Modern history of paper-like materials started some 6 thousand years ago in the delta of Nile, when ancient Egyptians first started using papyrus plant for manufacture of many things, including papyrus paper. However, papyrus had serious disadvantages and it could be grown and processed only Egypt and Sudan, so other civilizations strived to find their own paper-like material. While some strived to perfect the use of parchment (dried and stretched animal skin), Chinese focused their attention to real wood-based paper.
Paper appeared in china in 3rd or 2nd century BC, but it was greatly popularized during the life of Chinese political official and inventor Cai Lun. His exploits in the advancement of papermaking made significant waves in the Chinese empire, causing the rapid increase in paper production, standardization and future development of Chinese data recording capabilities.
Cai Lun was born in modern day Leiyang, Hunan (then known by the name of Guiyang) during the reign of Eastern Han Dynasty, sometimes around 50 AD. HE served as a court eunuch after 75 AD, after which he started advancing in the court of Emperor He of Han. At the age of approximately 55 in 105 AD, he managed to invent first stable recipe for papermaking, which was adapted from the traditional low-quality paper that was created by the lower class in the past 200 years. He improved not only the chemical mix of the compound, but also machinery that enabled much faster paper production, pressing and drying. His tactic of suspending sheets of wet fiber in the water, slowly draining the moisture with the presses until the paper was bone dry remained active for more than one and a half thousand years, spreading from china to the Middle East, Europe and then the world. For this invention, Cai Lun was awarded during his lifetime, but has received much higher fame and recognition after his death.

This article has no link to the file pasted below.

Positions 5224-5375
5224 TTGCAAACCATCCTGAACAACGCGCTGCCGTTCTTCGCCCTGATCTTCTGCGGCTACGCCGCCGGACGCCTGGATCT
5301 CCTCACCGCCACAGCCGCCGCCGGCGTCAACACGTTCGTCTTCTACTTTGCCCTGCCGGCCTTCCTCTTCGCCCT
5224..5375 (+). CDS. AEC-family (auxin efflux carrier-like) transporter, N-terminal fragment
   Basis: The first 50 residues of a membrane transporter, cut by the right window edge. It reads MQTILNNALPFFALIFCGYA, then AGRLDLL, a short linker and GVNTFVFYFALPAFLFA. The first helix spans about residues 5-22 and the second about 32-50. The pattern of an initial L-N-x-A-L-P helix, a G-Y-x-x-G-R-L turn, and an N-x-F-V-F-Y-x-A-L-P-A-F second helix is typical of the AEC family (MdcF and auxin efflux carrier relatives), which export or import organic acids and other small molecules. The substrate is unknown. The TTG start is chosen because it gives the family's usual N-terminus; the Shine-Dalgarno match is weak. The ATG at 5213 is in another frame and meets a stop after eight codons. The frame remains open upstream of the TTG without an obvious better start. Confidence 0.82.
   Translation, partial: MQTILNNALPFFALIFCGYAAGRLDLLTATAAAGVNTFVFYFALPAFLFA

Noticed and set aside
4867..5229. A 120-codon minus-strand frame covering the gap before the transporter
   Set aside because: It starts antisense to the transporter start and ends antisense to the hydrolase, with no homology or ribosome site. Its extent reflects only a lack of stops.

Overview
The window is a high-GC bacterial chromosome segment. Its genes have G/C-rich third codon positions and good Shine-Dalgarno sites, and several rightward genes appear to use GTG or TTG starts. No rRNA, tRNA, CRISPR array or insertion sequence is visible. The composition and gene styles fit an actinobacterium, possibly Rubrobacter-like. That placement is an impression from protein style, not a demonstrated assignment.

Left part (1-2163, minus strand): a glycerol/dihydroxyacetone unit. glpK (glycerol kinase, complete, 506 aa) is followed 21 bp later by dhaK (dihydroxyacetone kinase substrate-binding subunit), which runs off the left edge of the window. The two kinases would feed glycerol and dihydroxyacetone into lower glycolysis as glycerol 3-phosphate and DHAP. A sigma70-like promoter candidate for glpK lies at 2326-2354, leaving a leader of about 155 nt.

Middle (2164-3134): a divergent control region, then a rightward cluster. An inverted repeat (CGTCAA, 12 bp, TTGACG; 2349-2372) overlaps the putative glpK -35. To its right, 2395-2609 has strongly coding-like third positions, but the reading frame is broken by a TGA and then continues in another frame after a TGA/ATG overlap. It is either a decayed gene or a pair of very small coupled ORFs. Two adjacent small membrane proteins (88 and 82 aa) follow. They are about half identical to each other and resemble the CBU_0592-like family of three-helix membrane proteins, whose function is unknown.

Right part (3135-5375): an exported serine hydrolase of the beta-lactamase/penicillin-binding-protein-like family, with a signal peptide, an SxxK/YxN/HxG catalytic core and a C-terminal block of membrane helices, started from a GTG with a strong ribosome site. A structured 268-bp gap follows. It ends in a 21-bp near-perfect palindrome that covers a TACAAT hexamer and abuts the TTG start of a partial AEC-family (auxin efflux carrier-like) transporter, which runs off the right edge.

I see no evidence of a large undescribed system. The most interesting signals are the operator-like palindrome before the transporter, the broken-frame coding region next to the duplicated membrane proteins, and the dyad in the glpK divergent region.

Cai Lun committed suicide with poison after Emperor An of Han managed to grab the throne left empty after the death of Empress Deng. Emperor ordered entire retinue of Empress Deng to be sent to prison, but Cai Lun prevented that fate by ending his life in ritual poisoning after taking a bath and dressing in fine silk robes. He was remembered very fondly by the Chinese nation after his death, even receiving a temple built in his name during Song Dynasty (960-1279). Temple was built in the area where several hundred papermaking families produced paper for large portion of China.
Today, Cai Lun is remembered as the father of the modern paper industry, and the man who was responsible for spreading of paper all across the world.